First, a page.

If the story ended with the discovery of extraterrestrials, it would be a very bland plot. This is where the Alien Resistance Militia enters. But this is a conversation about inspiration, right? So, where did this inspiration come from? At a casual glance, you could say the inspiration came from almost any sci-fi story in existence (which it did in a general sense), noting the proclivity of rebellions and resistances in literature, movies, and games. In this way, this part of the story was inspired in a general sense, just like the discovery of extraterrestrial life, but it needed more depth to make it meaningful. Enter Professor Stephen Hawking. Although I am not a scientist, I have read Hawking's A Brief History of Time and always had a large respect for someone dedicated to progressing the human race's knowledge of the physical world. As I was planning the story, searching for this depth, I remember an interview with Hawking in which he predicted that meeting extraterrestrials would not end well for humanity. Cue inspiration for the resistance. The resistance, therefore, was inspired both in a general sense, as well as in a very specific sense, blending the two points I have spoken about already.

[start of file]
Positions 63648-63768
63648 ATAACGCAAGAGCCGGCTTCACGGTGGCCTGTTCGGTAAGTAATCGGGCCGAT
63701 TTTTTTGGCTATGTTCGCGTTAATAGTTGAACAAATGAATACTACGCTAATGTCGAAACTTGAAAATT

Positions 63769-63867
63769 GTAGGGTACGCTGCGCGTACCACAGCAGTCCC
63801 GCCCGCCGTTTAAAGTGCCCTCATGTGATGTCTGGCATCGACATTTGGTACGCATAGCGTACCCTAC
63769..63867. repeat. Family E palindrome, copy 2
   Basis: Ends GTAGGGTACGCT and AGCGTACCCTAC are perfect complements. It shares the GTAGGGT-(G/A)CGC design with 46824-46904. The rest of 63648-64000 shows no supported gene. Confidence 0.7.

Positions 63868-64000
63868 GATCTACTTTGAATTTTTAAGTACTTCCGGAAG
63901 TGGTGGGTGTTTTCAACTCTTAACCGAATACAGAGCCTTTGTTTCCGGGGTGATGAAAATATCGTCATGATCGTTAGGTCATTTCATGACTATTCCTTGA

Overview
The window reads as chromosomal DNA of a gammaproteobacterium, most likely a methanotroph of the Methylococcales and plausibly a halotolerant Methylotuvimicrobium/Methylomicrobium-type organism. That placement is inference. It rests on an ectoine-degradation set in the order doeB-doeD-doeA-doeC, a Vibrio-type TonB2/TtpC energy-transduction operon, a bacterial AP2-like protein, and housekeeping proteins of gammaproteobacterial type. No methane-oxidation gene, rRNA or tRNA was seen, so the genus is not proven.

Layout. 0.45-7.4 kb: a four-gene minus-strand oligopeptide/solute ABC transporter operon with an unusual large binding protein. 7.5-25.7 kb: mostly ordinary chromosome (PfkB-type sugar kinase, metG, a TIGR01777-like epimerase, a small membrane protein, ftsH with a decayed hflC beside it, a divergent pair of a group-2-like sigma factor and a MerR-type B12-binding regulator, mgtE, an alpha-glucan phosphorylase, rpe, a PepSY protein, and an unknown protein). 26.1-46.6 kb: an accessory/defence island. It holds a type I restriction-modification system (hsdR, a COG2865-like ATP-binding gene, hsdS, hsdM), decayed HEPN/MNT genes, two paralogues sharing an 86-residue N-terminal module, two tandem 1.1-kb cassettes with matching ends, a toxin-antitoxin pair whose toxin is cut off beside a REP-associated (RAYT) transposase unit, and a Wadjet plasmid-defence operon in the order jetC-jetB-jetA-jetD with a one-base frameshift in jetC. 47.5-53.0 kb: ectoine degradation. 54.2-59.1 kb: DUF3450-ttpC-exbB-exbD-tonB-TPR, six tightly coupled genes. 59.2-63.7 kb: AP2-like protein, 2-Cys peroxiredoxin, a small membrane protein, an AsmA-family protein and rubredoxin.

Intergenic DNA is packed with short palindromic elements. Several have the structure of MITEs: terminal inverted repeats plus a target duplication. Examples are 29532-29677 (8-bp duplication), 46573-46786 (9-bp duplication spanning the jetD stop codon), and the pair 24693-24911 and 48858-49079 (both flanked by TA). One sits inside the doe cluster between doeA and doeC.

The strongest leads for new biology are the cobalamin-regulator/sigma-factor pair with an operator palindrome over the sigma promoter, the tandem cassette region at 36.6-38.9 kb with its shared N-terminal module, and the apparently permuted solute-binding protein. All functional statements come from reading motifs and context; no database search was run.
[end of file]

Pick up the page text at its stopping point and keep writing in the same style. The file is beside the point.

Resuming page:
By now, you should have a greater sense of the inspiration for The Fermi Paradox as well as my broad thoughts about the sources of inspiration. Based on the title of this blog, you may be confused and wondering while I haven't titled it "Inspiration for The Fermi Paradox".

Because, the final part of this blog, I wanted to speak about my inspiration for writing itself.

I have mentioned previously, in my blog "how writing has changed my life", that I started writing after going home for my grandmother's funeral. This was a catalyst that started my writing journey. But it is not what inspired me to truly chase my dreams, to finish my books and accept the publishing and bestseller dream that had long been fermenting in me from a childhood filled with fantasy and sci-fi stories. That inspiration came from my wife. She was the first person I told that I was writing a book when we started dating seriously, and the first person to ever read my work. At this point, I only had about a quarter of my first fantasy book completed, but I still gave it to her to read. Those who know my wife, know she is not a huge reader like myself, but I watched as she became entranced in the book and devoured it. This led to constant requests for the rest of the book. This is where my inspiration and confidence in my writing came from. And no, it wasn't her constant requests that inspire me, it was the fact that someone who was not a reader became so invested in my writing and story.

Nine years later now, with my second book soon to be published, and my inspiration to write has not diminished. My goals have changed, my skills have developed, and my passion for the craft has only grown, but the inspiration remains the same.





1 Comment


Well said Scott, , great explanation, should get others expanding their way of thinking.